Implications of incompetent coping strategy on managing competency gap among academic leaders

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Research and Development in Higher Education Vol. 39: The Shape of Higher Education

July, 2016, 391 pages
Published by
Melissa Davis & Allan Goody

The increasing changes and demands placed on higher education institutions have resulted on stronger emphasis to develop the diverse management competencies of academic leaders (ALs) (Hecth, 2004). Many universities do not have a systematic approach for either identifying or developing the skills, thus, the ALs frequently have difficulties managing and prioritising the multiple tasks expected of them (Visser, 2009). This study aims to identify the competency gap of the ALs, the coping strategies they adopted and the extent of their coping capabilities. A survey using online administered questionnaires was done with ALs from a private and a public university in Malaysia. These leaders included academics who were stream or subject coordinators and Associate Deans responsible for teaching/learning and research. Data were analysed using descriptive statistics. Findings from the 51 respondents indicated that they have a lack of competence in the core management roles such as planning/organising, leadership, controlling and human resource related areas. They also showed a few weak competencies with regards to their interpersonal skills. The leaders coped with various work-focused, emotion-focused and organisational strategies. However, they also adopted some incompetent strategies that led to a vicious cycle of stress that resulted in work-life balance issues. A framework to illustrate the effect of incompetent coping strategies on their competency gap was developed for this study. From the study, institutions can be informed to better identify the relevant and effective coping strategies so that professional learning and support are truly beneficial.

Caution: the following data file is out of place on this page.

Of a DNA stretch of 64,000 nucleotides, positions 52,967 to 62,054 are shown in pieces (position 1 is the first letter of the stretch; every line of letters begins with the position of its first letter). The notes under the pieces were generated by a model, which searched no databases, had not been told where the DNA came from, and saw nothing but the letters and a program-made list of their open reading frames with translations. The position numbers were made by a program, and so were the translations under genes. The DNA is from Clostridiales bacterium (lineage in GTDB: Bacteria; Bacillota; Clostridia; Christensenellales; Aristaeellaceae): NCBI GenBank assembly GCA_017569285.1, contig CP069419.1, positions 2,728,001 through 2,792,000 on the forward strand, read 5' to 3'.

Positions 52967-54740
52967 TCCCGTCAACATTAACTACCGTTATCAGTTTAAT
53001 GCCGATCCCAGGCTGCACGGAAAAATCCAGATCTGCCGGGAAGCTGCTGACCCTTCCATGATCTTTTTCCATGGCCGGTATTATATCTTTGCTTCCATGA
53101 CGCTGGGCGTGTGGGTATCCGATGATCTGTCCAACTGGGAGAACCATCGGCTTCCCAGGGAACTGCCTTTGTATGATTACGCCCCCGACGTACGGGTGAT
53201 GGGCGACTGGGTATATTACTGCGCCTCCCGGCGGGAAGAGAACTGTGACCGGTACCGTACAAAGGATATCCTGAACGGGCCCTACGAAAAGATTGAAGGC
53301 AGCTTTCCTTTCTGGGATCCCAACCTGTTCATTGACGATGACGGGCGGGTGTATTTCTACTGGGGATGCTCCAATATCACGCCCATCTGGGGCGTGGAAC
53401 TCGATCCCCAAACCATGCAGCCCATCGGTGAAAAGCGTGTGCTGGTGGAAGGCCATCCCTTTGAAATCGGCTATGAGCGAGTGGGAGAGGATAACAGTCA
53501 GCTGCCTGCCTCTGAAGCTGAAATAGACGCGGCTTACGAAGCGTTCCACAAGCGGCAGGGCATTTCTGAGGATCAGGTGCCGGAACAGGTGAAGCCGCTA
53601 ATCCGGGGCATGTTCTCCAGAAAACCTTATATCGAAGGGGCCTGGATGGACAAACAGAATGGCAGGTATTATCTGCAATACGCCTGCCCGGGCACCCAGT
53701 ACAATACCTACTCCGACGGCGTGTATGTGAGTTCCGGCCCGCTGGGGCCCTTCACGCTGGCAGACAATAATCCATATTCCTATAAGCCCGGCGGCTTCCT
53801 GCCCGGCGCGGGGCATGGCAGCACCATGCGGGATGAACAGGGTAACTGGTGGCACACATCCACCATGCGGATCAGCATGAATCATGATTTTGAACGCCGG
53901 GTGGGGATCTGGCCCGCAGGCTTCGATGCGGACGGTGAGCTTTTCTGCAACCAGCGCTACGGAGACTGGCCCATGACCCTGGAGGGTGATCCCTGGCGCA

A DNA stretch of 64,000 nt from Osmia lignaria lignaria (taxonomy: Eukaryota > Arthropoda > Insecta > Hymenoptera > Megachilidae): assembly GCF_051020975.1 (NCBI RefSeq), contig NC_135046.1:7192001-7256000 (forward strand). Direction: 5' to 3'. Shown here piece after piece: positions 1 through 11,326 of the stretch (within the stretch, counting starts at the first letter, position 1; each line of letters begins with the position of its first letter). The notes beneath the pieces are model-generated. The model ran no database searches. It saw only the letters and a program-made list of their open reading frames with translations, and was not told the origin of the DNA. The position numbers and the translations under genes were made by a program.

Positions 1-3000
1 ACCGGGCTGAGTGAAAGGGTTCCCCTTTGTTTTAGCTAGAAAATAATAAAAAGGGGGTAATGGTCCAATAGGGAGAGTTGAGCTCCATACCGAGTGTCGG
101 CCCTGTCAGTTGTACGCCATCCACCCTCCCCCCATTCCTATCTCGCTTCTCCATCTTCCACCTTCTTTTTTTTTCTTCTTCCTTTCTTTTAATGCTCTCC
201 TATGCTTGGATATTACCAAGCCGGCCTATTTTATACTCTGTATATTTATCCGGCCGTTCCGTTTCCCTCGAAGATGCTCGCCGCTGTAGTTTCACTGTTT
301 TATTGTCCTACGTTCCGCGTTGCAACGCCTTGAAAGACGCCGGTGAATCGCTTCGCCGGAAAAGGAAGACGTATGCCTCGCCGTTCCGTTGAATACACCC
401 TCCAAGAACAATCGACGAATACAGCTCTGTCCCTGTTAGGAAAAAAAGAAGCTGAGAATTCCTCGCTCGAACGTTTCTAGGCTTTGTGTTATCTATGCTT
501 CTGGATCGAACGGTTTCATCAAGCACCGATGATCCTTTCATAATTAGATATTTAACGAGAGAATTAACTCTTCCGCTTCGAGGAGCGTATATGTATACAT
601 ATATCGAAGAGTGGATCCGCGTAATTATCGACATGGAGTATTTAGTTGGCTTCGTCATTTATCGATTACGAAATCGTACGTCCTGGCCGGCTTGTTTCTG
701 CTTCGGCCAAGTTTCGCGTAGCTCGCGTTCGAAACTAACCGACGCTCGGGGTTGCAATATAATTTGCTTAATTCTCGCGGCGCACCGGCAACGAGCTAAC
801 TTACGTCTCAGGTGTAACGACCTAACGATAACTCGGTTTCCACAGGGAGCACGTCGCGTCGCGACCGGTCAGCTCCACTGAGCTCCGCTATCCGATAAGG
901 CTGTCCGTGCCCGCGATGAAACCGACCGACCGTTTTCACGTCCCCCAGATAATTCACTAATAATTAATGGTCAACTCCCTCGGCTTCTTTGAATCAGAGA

Keywords: Academic leaders, competency gaps, coping strategies